LETTERS FROM THE EDITOR
INSIDE THE ISSUE
First, Advise No Harm: The Open, Closed, and Revolving Doors of Columbia’s Socially Responsible Investing
March 10th, 2019
In December 2013, a Columbia administrator placed an envelope in a mailbox in Low Library. It was for a student who had left a voicemail a few days before, saying she was an urban studies student doing research and asking if she could look at Columbia’s direct investments. After all, it was for her thesis on development...
How Have Local Hiring Targets Shaped Columbia’s Manhattanville Construction Site?
February 6th, 2019
Until last week, Valerie Adams had never been back inside a building she had built. “I’ve always driven by,” she says, as we stand outside the glossy glass doors of the Lenfest Center for the Arts. Completed in 2017 as the second building at Columbia’s new Manhattanville campus, the building today houses an art gallery and performance spaces. It would be easy to walk in and see it for its intended purpose and nothing more: a space for the arts, culture, and academia...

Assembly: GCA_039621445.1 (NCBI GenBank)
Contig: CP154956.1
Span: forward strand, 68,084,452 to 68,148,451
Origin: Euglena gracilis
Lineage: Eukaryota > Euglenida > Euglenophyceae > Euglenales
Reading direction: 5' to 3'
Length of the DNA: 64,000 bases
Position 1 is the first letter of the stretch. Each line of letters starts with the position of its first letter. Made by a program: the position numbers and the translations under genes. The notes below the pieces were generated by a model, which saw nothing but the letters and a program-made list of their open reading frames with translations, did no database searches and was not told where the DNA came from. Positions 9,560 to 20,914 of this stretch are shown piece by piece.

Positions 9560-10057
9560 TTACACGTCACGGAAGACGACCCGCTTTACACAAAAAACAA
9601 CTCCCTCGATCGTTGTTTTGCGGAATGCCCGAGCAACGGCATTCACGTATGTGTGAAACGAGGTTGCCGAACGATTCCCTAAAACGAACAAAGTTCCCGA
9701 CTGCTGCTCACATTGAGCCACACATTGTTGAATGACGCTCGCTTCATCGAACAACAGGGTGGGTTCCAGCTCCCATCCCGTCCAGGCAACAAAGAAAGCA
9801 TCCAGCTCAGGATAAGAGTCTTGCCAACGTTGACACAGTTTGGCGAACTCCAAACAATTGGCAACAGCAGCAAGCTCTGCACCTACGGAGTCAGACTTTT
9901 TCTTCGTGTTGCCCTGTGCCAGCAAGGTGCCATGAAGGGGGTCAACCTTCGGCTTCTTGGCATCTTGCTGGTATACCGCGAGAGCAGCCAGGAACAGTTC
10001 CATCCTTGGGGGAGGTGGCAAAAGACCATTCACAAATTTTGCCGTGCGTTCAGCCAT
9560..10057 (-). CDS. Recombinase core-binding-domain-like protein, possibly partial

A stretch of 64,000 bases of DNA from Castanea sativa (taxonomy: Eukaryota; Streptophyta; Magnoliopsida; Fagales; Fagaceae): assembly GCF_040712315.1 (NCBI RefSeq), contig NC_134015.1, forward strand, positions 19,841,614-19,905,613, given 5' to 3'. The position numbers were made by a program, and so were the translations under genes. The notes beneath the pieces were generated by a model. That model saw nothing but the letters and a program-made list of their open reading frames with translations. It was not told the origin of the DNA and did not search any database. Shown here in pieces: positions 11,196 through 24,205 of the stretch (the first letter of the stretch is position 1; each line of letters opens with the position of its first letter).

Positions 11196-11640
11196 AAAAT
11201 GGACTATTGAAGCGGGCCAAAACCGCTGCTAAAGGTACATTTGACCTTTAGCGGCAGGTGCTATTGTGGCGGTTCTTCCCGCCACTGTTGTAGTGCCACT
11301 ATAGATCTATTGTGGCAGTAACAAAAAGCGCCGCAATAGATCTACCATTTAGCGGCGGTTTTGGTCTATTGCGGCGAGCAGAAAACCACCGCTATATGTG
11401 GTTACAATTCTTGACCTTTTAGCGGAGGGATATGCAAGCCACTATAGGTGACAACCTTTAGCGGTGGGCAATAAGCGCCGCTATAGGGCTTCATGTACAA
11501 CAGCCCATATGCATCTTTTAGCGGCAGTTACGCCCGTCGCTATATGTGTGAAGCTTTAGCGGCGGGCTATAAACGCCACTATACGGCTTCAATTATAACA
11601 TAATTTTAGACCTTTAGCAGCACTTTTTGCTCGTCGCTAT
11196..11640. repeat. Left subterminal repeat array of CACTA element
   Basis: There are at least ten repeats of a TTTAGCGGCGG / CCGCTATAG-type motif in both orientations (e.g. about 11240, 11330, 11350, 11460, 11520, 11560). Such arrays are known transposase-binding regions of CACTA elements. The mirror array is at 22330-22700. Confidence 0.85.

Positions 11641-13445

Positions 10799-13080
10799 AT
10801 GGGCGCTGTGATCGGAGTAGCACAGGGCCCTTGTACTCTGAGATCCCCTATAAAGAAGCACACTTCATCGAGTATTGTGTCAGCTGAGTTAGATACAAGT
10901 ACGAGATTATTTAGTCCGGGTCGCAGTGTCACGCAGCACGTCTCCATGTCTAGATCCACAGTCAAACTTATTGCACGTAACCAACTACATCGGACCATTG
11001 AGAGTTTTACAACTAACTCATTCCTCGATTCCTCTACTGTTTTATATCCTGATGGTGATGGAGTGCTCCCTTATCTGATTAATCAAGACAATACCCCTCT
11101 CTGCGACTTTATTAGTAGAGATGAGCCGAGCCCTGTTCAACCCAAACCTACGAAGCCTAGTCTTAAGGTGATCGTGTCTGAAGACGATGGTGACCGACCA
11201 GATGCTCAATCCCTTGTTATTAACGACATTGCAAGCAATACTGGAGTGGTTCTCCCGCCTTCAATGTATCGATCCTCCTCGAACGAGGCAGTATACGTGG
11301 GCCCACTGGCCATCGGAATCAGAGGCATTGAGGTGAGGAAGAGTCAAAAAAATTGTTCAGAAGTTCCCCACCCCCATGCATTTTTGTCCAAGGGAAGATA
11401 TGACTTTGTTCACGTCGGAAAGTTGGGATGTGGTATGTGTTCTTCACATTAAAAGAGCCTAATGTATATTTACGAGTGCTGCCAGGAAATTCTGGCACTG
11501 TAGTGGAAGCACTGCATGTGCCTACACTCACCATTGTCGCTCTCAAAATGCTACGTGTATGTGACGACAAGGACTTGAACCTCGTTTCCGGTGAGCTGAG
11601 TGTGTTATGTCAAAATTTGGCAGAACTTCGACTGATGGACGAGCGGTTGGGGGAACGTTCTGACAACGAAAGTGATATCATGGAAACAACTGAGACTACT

Barnard No Aramark Wants a More Ethical College. Will the Administration Listen?
February 5th, 2019
Wednesday, November 14, the day of the Barnard No Aramark boycott, is very chilly. At 8 a.m., the Barnard No Aramark team sets up its table by the Barnard gates, but it is cold and members are concerned about diminished foot traffic. “We weren't even sure if people would come up,” Tanisha Aggarwal, a junior at Barnard and the co-head of Barnard No Aramark, tells me. “It was just so cold out.”..
My Adoption: A Self-Portrait
February 4th, 2019
You aren’t able to tell from my name that I’m Chinese. The first part hints at my mom’s taste in literature, the last is a small act of feminism: two long American surnames that won’t fit on a hospital wristband. I do have a Chinese name, but I don’t use it. It came on my adoption documents, and it’s supposed to mean “bean sprout,” but Google Translate doesn’t agree. I type “Qimeng” into the translation engine, and it gets regurgitated in English as “to enlighten” or “to free from prejudice.” I like “bean sprout” more...
A Wish, Unfulfilled
February 4th, 2019
Content Warning: This piece deals with issues of death and grief.